Welcome to Day 3 of my 12 Days of Holiday Gaming Suggestions, and hopefully the start of me writing at a faster pace now! Night of the Living Dead turned 50 this year, so we’re gonna talk about zombies.Today’s game is Last Days: Zombie Apocalypse by Osprey Games.

Last Days: Zombie Apocalypse is a miniature game that manages to stand out in a gaming market over saturated by the undead by doing a few key things. Firstly, all of its rules are in a single book. It’s a slim book (by the standard of other minis games); barely passing a hundred pages.Nearly all of that space is devoted to the rules of the game. There’s no need write a bunch of fluff about a world overrun by the undead when so many movies,books, shows, and comics have already done that!

This isn’t to imply that there aren’t story elements to the game despite its relatively small book. On the contrary, Last Days knows that the most interesting zombie stories are about the human conflicts that the undead just make worse. Therefore, it’s completely designed continuous,campaign-style play. Zombies are governed like nearly-mindless obstacles rather than controlled by a single player. The human narrative, meanwhile, starts right when a player designs their group of survivors. Will their leader be selfless, or selfish? The choice affects what kind of followers can be recruited. Where does the group take refuge? The abandoned prison presents a strong start with fences and an infirmary, but it can’t be customized much in long-term play like the more initially-vulnerable farmhouse or mall can.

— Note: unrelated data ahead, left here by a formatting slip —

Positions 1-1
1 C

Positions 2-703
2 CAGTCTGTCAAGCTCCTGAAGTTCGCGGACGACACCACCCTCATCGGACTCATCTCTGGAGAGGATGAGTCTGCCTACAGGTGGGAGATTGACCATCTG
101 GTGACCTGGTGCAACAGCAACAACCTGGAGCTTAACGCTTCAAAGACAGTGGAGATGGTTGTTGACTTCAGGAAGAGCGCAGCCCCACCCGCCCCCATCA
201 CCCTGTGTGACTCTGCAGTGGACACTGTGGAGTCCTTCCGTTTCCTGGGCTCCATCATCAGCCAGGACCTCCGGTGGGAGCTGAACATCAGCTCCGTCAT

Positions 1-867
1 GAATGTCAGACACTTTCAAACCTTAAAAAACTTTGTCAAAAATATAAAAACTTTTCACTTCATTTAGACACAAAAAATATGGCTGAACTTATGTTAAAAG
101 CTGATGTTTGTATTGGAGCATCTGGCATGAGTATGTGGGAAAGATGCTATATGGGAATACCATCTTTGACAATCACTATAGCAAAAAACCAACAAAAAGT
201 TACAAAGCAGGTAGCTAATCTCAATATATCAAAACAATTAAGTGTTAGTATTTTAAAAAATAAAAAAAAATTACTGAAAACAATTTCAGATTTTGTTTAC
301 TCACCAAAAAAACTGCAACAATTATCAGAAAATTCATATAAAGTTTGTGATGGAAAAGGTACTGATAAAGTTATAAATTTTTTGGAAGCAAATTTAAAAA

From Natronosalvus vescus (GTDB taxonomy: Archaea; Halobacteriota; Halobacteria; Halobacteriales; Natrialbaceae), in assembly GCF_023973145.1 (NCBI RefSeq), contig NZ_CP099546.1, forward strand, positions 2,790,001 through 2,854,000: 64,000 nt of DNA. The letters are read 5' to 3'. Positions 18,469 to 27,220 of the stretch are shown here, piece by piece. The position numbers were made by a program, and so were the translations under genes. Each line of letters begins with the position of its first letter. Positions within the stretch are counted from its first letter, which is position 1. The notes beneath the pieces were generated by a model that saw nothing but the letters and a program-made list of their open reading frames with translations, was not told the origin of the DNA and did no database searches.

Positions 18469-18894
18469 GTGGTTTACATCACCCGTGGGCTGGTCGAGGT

(And yes, leaders, followers, and bases all improve over the course of play. And zombies are always the same.)

Last Days actually uses the overwhelming number of other zombie games to its advantage by being completely miniature agnostic. In other words; “USE WHAT YOU WANT” is part of the rules. (This is a great feature of nearly all of Osprey’s miniature games.) If you know someone who already owns games like Zombicide, Last Night on Earth, or Zombies!!!!!, then Last Days will work with what they already own! (And if that person is you, mention the book to someone who needs a gift idea for you.)

Check back soon (hopefully tomorrow) for a non-miniatures gaming suggestion.

About the Author

James Nettum started playing RPG’s while in fourth grade, sneaking in sessions of AD&D on the playground of his Catholic school. He went pro at the age of 25 when he took a position at Pegasus Games in Madison, Wisconsin. He’s been there 10 years and plays every sort of game, except collectibles.

James started posting a 12 Days of Holiday Gaming via Facebook on Black Friday in 2016. I enjoyed the recommendations and wanted to share them. With his permission, I’m reblogging the series here at Chicago Geek Guy.